Hitler or Hillary? A Stark Choice


Why we all need to stand up and be counted

jcloud-spainThe mere fact that Donald Trump has been designated the Republican nominee for President should give us all cause for concern. No one with such a clearly authoritarian personality has ever been a plausible candidate for the most powerful office in the world. The campaign that we see unfolding before us is not a reality show, but a sobering reality. It is not unreasonable that we should ask ourselves what would happen if we were to stand by and not speak out against it.

As Martin Neimoller famously said:

First they came for the Socialists, and I did not speak out—

Because I was not a Socialist.

Then they came for the Trade Unionists, and I did not speak out—
Because I was not a Trade Unionist.

Then they came for the Jews, and I did not speak out—
Because I was not a Jew.

Then they came for me—and there was no one left to speak for me.

If there is even a small possibility that Donald Trump will get elected, we will need to be prepared to mount every possible resistance against policies that are immoral, disreputable, and unconstitutional — all things he has said that he will do. We cannot be counted among the ones who stood by while we allowed such an individual to become the leader of the world. Can we imagine looking back in anger and despair at our failure to prevent such a travesty of history — instead of making history by electing the first woman President?

During the 1930s my mother worked under cover against the growing numbers of Americans who were Nazi sympathizers, and there was also an equally vast moral divide. We face a similar threat today. As the Washington Post has noted:

“America First” was the motto of Nazi-friendly Americans in the 1930s, and Trump has more than just a catchphrase in common with them.

The good news is that many people, and significant parts of the media, are beginning to wake up. If, in the end, America decisively repudiates Trump, it will be an indication of our maturity as a people and as a nation. But we cannot simply dismiss those who are Trump’s supporters. If we’re going to include everyone in our democracy, we need to include them also.

We also need to challenge those who routinely lump Trump and Hillary together, and presumably advocate for a third party, whether it’s Gary Johnson for the Libertarian Party or Jill Stein for the Green Party. I say this even though I agree with Jill on almost all of her policies, and with Gary on several of his.

But I believe this election is too important to relegate my vote, or yours, to the sideline. It may be unfortunate that third party candidates are shunted aside in this way, but this is the system we have right now, and many of remember Bush v. Gore in 2000, where Ralph Nader clearly siphoned off more Democratic than Republican votes. Imagine where we would be today if Gore had won (and perhaps more importantly, where we wouldn’t be, e.g., Iraq).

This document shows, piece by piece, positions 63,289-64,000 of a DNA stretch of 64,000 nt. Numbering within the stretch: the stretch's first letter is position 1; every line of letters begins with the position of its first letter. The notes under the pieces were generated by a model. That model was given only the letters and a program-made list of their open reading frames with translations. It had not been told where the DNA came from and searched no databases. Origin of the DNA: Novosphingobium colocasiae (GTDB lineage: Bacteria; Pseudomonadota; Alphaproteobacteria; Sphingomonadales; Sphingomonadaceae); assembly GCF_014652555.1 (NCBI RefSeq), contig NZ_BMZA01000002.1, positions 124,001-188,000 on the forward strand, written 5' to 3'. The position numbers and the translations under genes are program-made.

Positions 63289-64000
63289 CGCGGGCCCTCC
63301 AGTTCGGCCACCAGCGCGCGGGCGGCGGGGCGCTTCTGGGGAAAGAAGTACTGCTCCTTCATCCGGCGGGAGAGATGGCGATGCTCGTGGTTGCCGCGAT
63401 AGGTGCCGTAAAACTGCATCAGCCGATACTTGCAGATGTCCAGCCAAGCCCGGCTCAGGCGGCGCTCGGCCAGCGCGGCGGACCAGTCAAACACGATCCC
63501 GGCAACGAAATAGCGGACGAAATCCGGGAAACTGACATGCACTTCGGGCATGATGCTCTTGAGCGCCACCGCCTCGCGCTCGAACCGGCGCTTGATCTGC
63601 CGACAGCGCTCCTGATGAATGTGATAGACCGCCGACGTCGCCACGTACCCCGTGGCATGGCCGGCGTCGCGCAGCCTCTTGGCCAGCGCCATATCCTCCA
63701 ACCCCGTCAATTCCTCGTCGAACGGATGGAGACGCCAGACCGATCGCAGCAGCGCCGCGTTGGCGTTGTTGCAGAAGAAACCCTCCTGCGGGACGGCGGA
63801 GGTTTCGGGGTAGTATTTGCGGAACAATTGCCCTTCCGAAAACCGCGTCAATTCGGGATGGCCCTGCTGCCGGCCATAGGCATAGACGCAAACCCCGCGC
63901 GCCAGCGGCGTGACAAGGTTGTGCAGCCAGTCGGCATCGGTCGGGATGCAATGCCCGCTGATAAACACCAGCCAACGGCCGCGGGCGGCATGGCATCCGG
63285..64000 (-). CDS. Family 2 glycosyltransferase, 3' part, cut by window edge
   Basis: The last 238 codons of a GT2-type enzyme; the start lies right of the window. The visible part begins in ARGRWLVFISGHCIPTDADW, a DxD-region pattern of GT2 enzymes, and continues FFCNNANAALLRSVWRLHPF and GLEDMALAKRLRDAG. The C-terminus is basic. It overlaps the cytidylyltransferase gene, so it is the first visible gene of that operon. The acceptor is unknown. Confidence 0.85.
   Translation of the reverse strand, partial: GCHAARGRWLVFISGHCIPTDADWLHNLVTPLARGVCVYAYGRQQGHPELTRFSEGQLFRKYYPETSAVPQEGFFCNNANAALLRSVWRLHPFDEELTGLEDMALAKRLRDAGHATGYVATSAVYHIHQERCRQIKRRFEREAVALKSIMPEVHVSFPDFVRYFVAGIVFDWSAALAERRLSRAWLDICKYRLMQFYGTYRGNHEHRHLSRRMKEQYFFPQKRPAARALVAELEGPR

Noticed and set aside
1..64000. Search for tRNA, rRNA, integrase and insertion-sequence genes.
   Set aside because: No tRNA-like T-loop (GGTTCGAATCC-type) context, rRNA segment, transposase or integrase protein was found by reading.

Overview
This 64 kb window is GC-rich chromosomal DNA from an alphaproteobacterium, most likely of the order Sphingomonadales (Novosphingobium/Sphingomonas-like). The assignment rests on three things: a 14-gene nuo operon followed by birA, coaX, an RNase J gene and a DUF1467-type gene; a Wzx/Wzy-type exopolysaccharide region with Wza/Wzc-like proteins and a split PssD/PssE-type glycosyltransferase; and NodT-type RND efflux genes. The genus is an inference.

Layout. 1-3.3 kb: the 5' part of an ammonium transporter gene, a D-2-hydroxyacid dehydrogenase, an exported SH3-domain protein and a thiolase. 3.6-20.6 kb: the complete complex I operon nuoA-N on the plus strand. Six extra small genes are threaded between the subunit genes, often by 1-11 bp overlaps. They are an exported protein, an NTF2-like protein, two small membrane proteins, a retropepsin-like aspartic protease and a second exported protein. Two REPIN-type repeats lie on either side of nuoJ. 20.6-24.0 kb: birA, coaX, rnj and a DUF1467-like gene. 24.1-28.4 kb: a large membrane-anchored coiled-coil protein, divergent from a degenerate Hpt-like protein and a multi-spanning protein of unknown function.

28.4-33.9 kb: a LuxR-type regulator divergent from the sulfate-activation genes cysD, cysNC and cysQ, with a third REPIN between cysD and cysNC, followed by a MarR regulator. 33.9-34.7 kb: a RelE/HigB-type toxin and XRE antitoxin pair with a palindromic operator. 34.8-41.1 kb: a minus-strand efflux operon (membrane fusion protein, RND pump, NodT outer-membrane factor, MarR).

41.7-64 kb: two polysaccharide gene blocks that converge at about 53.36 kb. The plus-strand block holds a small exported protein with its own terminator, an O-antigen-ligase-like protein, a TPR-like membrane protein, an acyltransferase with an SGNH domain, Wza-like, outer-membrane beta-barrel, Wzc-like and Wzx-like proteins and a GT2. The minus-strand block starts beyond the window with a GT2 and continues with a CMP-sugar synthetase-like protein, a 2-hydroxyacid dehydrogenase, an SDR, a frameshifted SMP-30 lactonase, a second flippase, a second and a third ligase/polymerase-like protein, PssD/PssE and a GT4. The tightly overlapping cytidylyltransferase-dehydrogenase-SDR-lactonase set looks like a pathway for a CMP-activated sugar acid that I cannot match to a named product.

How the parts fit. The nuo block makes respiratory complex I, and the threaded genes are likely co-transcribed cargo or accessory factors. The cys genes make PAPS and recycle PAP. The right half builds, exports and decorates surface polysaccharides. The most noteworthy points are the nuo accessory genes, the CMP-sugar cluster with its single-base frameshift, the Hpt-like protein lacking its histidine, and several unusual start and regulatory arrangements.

Robert Steele writes (private communication):

Neither Clinton nor Trump will fix America. Johnson will just be a spoiler. What WILL fix America is Electoral Reform. We need celebrities that stand up and point out that Trump and Clinton represent 30% of the eligible voters, and the two-party tyranny is blocking the other 70% from having voice, vote, or representation.

Again, fair enough. But Steele also writes, on his web site:

…I have been prepared (after trying very hard to get Bernie Sanders to focus (he blew me off eight times) and then working my way through O’Malley, Kasich, Bloomberg, and others) to support Donald Trump as a disruptor, and I remain impressed by Trump himself…

In my view, using the ideas of electoral reform (in the long run essential), a balanced budget (probably a bad idea), state funding of the federal government (ha!), and shutting down the Fed and the IRS (ridiculous) as a thinly veiled cover for promoting Trump, and equating him with Hillary, is morally bankrupt as well as intellectually dishonest. If Steele truly wants electoral reform, he needs to push for it after the election; the suggestion that we can somehow get it passed now is simply implausible.

I also don’t see the evidence for all the alleged mistrust of Hillary; I think a lot of it is just misogyny. Trump, on the other hand, has been quite explicit about what he would do (how about throwing your political rival in jail, deporting eleven million people, reinstating torture, etc., etc. What’s next, sending Muslims, Hispanics, and the disabled to concentration camps?)

I’m not saying that Hillary is perfect. She’s a human being, with a history of some poor choices. But unlike her opponent, she’s acknowledged that she’s made mistakes, and repudiated these choices. This makes her a better person, and I have no problem whatsoever supporting her. The absurd charges that the Republicans have for years thrown at her have largely proven to be fabrications. I believe that, given the chance, she will generally err on the side of doing the right thing, much as Obama has done during the past eight years.

Of course, even if what Hillary says she will do is positive, and much of it is, we need more than that: we need a way to give the majority of Americans back their aspirations, something to strive for, and a way to prosper. Without this there will almost inevitably be chaos and disruption and rebellion — a rebellion of the sort that will make the Tea Party look like, well, a tea party.

And as it has become increasingly clear, Americans will only tackle the larger challenges we’re facing — climate change, poverty, systematic racism and inequality — in more prosperous times, so we must hope for a steadily upward trend, not a massive disruption. It’s only in such a context that we can get our own public-interest work done.

Jonathan Cloud

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